I’d given up on the Terminator franchise some time ago. After the so so Rise of the Machines it really felt to me like there just wasn’t much juice left for the squeezing. But squeeze they did with two badly received offerings in Salvation and Genisys, so when this one was announced I was like ‘really?’ Some people showed some optimism because James Cameron was returning as a producer but I wasn’t sold so I skipped it in the theaters.

But after recently seeing some good reports about it on Twitter from some people whose opinions I respect I decided to give it a go. I figured at worst it was two hours of my day where I had it on while I was doing some other things so why not. Was I right to try it out? Let’s see….

The two biggest issues that affect any Terminator story after T2 were that they kept recycling the Jon Connor story of becoming the man to lead us to victory over the machines in the future, thus needing to be protected at all costs,, and that Linda Hamilton wouldn’t come back to play Sarah Conor. Well, they addressed both here as she came back for this one and they changed the story up a lot.

Linda Hamilton in action as Sarah

Instead of doing yet another Save Jon, Save the Future yarn they did a (spoiler alert) ‘what if Jon gets killed?’ story instead. Now this was not good according to the critics but I thought it worked. The previous film did a weird ‘what if John gets infected with machinery and becomes a Terminator?’ convoluted time travel story; this is a lot cleaner. If Skynet is going to keep sending back Terminators then yeah, one of them is going to succeed. And when that happens what comes next?

In this film John and Sarah’s efforts in T2 resulted in Cyberdyne Systems going under and Skynet never being created but another system, Legion, was created by a rival company which then leads to the inevitable apocalypse. In that future a woman named Dani (played by Natalia Reyes) goes on to become the resistance leader and she sends a cybernetically enhanced soldier named Grace (MacKenzie Davis) back in time to protect her younger self from the latest version of Terminator, the Rev 9 (Gabriel Luna). Along the way they meet up with Sarah and an old T 800 who has retired into the quiet life.

As much as some critics hated the shift away from John, for me it worked. You can’t keep rehashing the same story over and over about John being in jeopardy. An advanced AI computer system that keeps sending increasingly advanced killing machines back in time to kill one person, who has lesser tech at their disposal and lives in a world that doesn’t believe them, is going to eventually win just off of the law of averages. Each new installment makes it more implausible. So yeah it’s better to spread the responsibility around.

I also found the older T800’s story to be fascinating. His mission completed when he killed John, he was left to just exist with no mission and began learning on his own about humanity and developed a conscience, albeit a logic based one. It speaks to how we throw away devices, and on a global scale people, once their use to us has ended. It also speaks to being able to find a new purpose in life after one’s assumed role has ended. This older T800, who has assimilated and taken the name Carl, now covertly helps Sarah find newly arrived Terminators so she can take them out. Playing it this way also allowed for the now older Arnold to not have to go through ridiculous make up and CGI work to look like he did in 1984.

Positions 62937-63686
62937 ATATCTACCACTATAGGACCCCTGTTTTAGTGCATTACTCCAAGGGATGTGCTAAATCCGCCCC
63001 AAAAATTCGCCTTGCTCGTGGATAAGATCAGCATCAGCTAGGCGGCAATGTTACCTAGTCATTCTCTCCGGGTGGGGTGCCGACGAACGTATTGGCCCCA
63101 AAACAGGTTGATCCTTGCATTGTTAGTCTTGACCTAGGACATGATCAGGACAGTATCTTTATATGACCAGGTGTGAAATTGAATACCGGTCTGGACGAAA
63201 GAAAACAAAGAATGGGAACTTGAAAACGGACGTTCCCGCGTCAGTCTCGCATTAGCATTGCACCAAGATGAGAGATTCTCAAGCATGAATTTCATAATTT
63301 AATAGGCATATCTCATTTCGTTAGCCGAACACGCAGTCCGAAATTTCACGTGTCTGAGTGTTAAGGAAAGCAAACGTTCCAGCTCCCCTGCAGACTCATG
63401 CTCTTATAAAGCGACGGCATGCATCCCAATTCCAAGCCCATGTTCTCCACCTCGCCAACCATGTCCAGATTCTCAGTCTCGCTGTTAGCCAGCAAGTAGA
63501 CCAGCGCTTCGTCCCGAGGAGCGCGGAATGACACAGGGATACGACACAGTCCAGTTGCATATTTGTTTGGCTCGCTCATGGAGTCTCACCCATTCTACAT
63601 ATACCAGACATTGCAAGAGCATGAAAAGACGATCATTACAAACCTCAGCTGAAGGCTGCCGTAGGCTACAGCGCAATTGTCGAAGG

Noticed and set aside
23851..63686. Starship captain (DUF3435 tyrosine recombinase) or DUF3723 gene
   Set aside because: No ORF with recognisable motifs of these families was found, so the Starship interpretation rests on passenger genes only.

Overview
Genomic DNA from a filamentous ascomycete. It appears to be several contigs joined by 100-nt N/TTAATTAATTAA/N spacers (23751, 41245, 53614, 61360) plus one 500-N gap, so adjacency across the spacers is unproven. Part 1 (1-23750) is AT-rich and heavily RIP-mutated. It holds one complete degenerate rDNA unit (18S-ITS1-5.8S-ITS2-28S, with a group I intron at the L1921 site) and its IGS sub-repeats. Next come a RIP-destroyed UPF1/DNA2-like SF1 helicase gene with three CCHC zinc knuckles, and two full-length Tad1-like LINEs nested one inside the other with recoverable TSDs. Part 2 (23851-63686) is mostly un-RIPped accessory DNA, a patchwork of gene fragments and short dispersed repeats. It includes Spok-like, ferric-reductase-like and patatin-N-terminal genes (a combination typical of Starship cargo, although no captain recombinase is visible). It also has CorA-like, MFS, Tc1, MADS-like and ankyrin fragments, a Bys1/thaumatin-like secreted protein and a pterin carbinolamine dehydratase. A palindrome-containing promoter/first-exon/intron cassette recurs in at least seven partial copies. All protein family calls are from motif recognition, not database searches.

That goes for Hamilton also. We’re still in a world where women are largely don’t get the same opportunities on camera as men, which her post-T2 filmography kinda shows. Instead of being reduced to some kind of grandmotherly kind of role Sarah is a grizzled veteran of fighting Terminators after John’s death and shows the power of being able to keep going after tragedy derails us. This is her signature role and Linda has now played her as the shell-shocked woman on the run, the paranoid Doomsday prepped mother and now the older battle hardened soldier. She deserves all the accolades for pulling them off so well.

The one negative to Linda and Arnold commanding things so much is that Dani and Grace constantly get overshadowed. We don’t get that much indepth time with either, and that’s particularly damning with Dani given who she goes on to become. For all intents and purposes this movie is one last ride with Linda and Arnold and it can be to the detriment of the other characters. And given that we know how every Terminator film ends – sacrifice by the protector(s) in ending the threat – some more time could have been spent on Dani and Grace to flesh them out.

The only other thing is no fault of this movie or anyone involved; the lackluster chapters that preceded it. After three movies that got bad to middling reviews a lot of the air had been sucked out of the balloon going into this one, and the box office showed. Despite a lot of cautious optimism in the media, audiences were clearly done with the franchise and it straight up tanked.

Final Verdict (7/10)

Overall quality: 4/6 (good) Enjoyability: 3/4

Any Terminator movie plot is pretty standard at this point, but the twists added to this freshened things up a bit for me. Linda and Arnold were great again. This looks like the end of the line given the amount of money it lost and if so, this was a fine place to leave it. Knowing that the machines won’t stop but that we will find a way to overcome them is about right. I wouldn’t have felt bad had I gone to see it in the theater and it’s definitely not a bad way to spend two hours on Hulu.

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